Hannover United has announced that World Champion, Mariska Beijer will be joining them for the 2019/20 season following her departure from Doneck Dolphins Trier. Rollt’s English-speaking Content Producer, Dylan Cummings spoke with the women’s MVP in an exclusive interview.
Why did you choose to move to Hannover United next season?
“Training with a bunch of tall players will be good for me. I will potentially be playing minutes in the same role for Hannover as I do in the national team. I can combine Hannover training with going back to the Netherlands to train with the girls to prepare for Tokyo 2020.”
How do you intend to fit into the team?
“I hope to easily fit into the team, I practiced with them a bit and it felt pretty good. It also helps that I already know how the team plays since we played against each other so many times when I was in Trier. I think my style of play will be a good addition to the team.”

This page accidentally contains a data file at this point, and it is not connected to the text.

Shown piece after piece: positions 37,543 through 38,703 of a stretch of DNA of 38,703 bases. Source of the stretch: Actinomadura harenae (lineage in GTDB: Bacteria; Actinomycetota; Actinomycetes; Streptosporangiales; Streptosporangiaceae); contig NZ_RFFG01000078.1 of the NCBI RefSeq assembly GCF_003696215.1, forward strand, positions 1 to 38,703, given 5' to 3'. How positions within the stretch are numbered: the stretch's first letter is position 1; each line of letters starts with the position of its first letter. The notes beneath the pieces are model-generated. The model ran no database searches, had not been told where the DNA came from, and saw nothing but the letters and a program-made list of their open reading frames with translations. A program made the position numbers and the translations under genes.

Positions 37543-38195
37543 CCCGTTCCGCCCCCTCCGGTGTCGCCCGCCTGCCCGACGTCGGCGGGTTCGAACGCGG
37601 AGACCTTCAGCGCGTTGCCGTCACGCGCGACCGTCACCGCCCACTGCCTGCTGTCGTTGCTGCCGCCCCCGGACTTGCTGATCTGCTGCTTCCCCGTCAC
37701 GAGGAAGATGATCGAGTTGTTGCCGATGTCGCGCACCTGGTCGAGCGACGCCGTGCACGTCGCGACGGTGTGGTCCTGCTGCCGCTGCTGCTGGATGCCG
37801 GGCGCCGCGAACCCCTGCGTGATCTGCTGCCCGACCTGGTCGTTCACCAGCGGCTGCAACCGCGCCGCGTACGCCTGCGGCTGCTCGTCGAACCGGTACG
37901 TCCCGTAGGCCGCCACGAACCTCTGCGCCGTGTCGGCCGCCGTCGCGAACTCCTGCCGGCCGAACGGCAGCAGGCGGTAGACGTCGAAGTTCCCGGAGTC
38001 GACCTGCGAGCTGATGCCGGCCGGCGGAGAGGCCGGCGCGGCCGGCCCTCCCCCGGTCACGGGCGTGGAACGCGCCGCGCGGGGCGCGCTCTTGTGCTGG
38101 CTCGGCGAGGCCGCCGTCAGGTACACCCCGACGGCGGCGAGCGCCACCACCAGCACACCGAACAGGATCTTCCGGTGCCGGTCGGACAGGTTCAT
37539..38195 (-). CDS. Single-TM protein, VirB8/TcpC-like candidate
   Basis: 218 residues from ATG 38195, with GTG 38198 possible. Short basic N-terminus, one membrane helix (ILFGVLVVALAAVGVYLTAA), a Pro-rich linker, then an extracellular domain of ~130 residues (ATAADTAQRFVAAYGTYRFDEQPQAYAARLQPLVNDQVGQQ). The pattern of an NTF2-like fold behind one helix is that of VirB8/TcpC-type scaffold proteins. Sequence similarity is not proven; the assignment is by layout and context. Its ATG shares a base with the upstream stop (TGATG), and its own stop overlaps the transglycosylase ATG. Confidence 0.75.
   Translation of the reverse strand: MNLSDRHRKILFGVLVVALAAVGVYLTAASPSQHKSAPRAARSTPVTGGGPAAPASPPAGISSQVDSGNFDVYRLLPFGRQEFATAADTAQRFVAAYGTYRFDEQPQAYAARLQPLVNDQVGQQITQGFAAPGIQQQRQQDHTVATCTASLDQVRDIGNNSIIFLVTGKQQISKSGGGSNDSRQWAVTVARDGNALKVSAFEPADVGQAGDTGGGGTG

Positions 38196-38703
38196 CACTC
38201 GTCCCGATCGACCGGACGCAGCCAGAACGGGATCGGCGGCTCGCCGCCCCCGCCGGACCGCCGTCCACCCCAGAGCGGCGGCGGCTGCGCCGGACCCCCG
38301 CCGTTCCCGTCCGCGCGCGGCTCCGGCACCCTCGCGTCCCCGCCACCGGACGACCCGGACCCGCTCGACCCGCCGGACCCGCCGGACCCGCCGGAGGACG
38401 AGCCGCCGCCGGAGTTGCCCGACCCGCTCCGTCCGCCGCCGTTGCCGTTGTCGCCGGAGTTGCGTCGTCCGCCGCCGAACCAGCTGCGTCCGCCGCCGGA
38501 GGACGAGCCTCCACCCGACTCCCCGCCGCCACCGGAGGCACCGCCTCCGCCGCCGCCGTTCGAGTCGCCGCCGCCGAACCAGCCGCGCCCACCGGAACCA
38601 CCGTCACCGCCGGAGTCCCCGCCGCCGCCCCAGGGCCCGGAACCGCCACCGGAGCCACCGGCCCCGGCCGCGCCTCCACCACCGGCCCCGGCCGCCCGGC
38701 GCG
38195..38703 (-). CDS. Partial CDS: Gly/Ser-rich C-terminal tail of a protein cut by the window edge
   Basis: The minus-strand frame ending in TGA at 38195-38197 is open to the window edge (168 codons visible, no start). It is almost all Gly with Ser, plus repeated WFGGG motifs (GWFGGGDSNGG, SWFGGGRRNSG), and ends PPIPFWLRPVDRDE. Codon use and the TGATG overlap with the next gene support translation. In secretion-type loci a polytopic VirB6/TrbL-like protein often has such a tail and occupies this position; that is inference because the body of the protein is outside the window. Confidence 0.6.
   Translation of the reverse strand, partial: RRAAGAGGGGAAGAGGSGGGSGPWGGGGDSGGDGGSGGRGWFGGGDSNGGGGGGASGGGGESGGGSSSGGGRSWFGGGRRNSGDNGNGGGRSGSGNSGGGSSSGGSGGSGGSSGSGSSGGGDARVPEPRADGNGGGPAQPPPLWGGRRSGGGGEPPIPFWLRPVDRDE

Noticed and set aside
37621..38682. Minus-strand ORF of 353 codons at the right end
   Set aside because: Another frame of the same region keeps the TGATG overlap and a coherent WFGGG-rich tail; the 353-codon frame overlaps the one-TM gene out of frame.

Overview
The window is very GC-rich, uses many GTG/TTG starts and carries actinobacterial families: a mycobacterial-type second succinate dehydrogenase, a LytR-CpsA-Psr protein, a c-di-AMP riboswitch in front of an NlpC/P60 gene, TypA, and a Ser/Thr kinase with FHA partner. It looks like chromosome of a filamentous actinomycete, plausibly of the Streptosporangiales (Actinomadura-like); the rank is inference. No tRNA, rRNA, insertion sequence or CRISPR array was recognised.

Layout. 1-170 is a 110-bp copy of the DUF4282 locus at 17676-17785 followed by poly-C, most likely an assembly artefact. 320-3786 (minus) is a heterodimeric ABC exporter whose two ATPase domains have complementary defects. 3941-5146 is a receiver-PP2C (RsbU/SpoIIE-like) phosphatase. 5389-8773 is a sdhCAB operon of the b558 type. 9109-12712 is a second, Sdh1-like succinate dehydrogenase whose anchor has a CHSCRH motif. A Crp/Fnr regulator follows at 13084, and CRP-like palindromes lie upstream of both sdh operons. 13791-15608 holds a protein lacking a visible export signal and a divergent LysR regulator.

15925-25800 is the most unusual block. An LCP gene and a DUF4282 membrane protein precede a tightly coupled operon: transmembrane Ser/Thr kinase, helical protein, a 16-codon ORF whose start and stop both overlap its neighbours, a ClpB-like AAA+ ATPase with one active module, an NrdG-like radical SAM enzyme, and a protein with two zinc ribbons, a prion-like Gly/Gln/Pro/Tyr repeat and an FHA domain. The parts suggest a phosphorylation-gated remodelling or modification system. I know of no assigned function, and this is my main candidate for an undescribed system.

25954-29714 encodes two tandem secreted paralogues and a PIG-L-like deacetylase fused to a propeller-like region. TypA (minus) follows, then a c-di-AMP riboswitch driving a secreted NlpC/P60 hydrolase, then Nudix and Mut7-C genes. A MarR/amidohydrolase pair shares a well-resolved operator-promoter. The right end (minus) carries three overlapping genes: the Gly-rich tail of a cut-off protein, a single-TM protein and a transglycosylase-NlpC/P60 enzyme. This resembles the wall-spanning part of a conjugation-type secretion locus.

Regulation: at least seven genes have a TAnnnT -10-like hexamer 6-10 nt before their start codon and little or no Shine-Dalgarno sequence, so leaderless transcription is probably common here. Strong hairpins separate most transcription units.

Why did you move from Trier?
“I had to move clubs to give my basketball growth another spurt, with a new environment, team, coaching staff and challenge.”
You have played in the Rollstuhlbasketball-Bundesliga (RBBL) before, what do you think will be the major differences in the styles of play between Hannover and Trier?
“Trier is a team with amazing shooters, so of course their offense heavily relies on that – with success. Hannover is more of an inside-outside team that uses up the shot clock to create different opportunities.”
How will next season challenge you in the lead up to Tokyo?
“I have a bunch of skills to work on for Tokyo and I am really happy that Hannover gives me the space to work on that. I will be going back and forth between Hannover and Papendal quite a bit to train with the national team. I want to use every practice and game to polish the necessary skills.”
At Hannover, it is highly likely that you will be reunited with your former Whitewater-Wisconsin teammate, Vanessa Erskine; what does it mean to you to be playing alongside her again?